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106.7FM WIZN's Music Director waxes philosophic and remembers his favorite bands throughout his many years on the Burlington music scene.
I was talking to Jim Lockridge the other night about a potential CD collection of Burlington's rock classics, a sort of "best of" Burlington. Jim knew that Andrew had been dreaming of a Burlington's Greatest Hits CD, and had even started working on it on the Good Citizen Radio Hour a few years back. One conversation with Andrew later, and here I am writing a column about my favorite local music throughout my years on the scene.
I got into the Burlington music scene in a big way, right away. My first weekend at Saint Michael's College there was a dance with a band called the Decentz. I remember only vague impressions of the show, but I distinctly remember being surprised when I found out that they were from Burlington. A week later, Pinhead came to campus. They were great, too, and again, they were local! Both of these bands moved me with their music and turned me into a local music fan.
And so, my subjective history of Burlington's music scene starts here; these two shows, two great bands, two great local bands within a week of each other that made a great impression on me. At that early date, I had no idea that I had discovered a "scene." Actually, I don't think I really knew what a "scene" was.
I soon joined WWPV, the campus radio station, and it was there that I discovered the Wards' blue vinyl 45 called Weapons Factory. It was so sparse, so weird, so cool and all about the local GE plant! The other great 45 there was the N-Zones Burlingtown Records single of "Killer Bee Bop" and "Ain't Got You," a fine dose of the N-Zones gritty blues rock. My first year at the radio station, I would play one of those sides almost every show, along with future classics from Pinhead's Don't Dance vinyl EP.
When I finally turned 18, I could go see the bands in their natural habitat: the bars of Burlington. Downtown! Bars, bars and more bars: and they all had bands playing in them! When the state of Vermont raised the drinking age from 18 to 21, it did more damage to the local music industry than any other single act. Half the audience who was into local music was now barred from seeing the bands they loved. Things got bleak. Bars closed, bands broke up. There have been many peaks and valleys in the years I've been into the music scene here, but 1986 was the lowest.
But Burlington is stubborn! The best part of being a part of this scene for so long is watching it bounce back time and time again. Occasionally, someone will wonder out loud if the Burlington music scene is dead - it makes for great press, I guess. When they ask me what I think, I measure it against that period ten years ago, and it's never as bad as it was then, and if it could bounce back from that storm of bar-closings, it can survive anything.
Even without places to play, the bands in this area kept making music and they kept finding new places to play. We at WWPV and the folks at WRUV played plenty of local music and with far fewer commercial stations on the air at that time, we enjoyed a pretty broad audience, and they liked local music!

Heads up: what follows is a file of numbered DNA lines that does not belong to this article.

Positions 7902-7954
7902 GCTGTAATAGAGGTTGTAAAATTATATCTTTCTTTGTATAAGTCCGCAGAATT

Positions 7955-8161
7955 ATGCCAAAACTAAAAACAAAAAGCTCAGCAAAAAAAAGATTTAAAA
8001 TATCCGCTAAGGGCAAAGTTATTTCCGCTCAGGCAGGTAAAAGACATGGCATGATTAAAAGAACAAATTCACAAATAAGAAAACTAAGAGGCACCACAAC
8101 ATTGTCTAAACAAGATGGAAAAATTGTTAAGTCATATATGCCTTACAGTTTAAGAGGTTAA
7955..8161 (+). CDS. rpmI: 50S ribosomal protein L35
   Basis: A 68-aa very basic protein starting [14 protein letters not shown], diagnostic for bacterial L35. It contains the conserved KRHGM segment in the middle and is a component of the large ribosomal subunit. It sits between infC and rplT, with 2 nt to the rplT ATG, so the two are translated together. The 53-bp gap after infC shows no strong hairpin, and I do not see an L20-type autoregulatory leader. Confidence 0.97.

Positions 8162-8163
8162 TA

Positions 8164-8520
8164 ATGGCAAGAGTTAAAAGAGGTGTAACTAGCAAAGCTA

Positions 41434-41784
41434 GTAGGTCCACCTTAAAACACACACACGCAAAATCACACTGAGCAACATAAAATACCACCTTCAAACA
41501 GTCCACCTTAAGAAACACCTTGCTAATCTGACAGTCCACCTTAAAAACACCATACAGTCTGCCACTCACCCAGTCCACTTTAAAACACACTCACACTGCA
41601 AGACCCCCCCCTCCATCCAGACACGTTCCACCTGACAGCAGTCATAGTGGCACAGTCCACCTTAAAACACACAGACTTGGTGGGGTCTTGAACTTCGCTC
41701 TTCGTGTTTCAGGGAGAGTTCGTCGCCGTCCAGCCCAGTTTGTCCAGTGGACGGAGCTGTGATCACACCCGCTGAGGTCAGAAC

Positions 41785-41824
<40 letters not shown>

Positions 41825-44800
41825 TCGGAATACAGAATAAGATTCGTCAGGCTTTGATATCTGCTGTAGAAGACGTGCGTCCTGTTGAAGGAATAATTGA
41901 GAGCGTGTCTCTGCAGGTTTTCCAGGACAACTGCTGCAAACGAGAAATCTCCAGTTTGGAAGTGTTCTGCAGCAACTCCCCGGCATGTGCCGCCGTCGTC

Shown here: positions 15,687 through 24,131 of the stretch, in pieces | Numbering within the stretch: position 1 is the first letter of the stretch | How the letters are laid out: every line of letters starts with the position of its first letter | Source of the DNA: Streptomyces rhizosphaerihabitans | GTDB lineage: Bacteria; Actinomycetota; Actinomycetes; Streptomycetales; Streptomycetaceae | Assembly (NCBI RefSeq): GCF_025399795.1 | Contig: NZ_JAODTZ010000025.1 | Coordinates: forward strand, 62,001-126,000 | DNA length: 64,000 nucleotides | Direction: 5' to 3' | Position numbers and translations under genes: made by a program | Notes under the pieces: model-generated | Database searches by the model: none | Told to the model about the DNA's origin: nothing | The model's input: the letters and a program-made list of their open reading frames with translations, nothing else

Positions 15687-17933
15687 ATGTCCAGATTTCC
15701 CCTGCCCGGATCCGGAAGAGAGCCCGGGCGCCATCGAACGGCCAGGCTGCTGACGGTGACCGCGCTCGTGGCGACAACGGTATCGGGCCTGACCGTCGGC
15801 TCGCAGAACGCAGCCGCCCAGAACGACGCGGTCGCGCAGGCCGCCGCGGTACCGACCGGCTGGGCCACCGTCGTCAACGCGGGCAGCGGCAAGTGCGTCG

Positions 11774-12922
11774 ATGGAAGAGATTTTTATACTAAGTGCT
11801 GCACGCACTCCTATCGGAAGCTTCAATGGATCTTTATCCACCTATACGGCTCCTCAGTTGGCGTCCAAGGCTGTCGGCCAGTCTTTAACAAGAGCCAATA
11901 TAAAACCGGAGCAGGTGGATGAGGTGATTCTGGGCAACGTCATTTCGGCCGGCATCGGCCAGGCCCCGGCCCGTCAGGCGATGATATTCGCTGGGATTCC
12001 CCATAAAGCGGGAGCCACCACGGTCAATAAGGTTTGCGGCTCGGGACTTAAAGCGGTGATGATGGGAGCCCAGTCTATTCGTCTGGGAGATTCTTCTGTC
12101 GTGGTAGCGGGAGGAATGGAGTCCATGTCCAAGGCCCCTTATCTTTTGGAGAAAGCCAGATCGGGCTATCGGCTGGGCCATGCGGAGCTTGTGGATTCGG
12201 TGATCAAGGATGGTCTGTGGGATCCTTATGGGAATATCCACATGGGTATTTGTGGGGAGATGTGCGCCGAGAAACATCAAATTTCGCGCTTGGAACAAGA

As my four years at St. Mikes passed, bands I'd loved disappeared or dissolved, but more always appeared to take their places. Pinhead and the Decentz passed on, but bands like the Cuts arrived to take the scene to new heights. I remember seeing the Cuts (and their dream machine) at the venue then called "Upstairs at Nectar's." What a weird vibe that place was: blank walls with strange chandeliers and very few people. I remember a Cuts show there when the audience was Joe Egan and myself. Bands like Screaming Broccoli and the Hollywood Indians took over, and "Upstairs at Nectar's" became a club called Border. Screaming Broccoli's "Let's Bury Bob" was a big hit at WWPV and I even wrote a column for the St. Mike's paper that told off the social directors of the college for passing over local talent in favor of big city bands and bigger names.
Burlington just breeds great bands, I'm convinced. There's something about this town that allows magic to happen. And that magic made me stay here after I graduated from college. It wasn't just the music, mind you, the whole town entranced me, but the music played a major part. And that was even before I got into a local group that became one of my favorite all-time bands: a band called Phish.
Phish grew into such a great influence for me that they really deserve their own chapter. But back to the Burlington's Greatest Hits CD. I guess I'm already up to including the N-Zones songs and the Wards' "Weapons Factory." Maybe "Architecture" by the Cuts, without a doubt "Let's Bury Bob" by Screaming Broccoli. Gotta have Pinhead, the Decentz too. Almost seven tunes, and just from a four-year period. Those are songs that spring immediately to mind, and they're my favorites. What are yours?
This Burlington's Greatest Hits thing could get well out of hand. Sure speaks well for the scene. We'd really like to hear your memories and favorite songs from the Burlington music scene that you remember. Please write to us at Good Citizen, PO Box 5373, Burlington, Vermont 05402. Tell us your nominees for Burl-ington's Greatest Hits. ~GC~
Mike Luoma is music director at WIZN in Burlington and a long-time fan of the Burlington music scene. And he's still trying to get a date.
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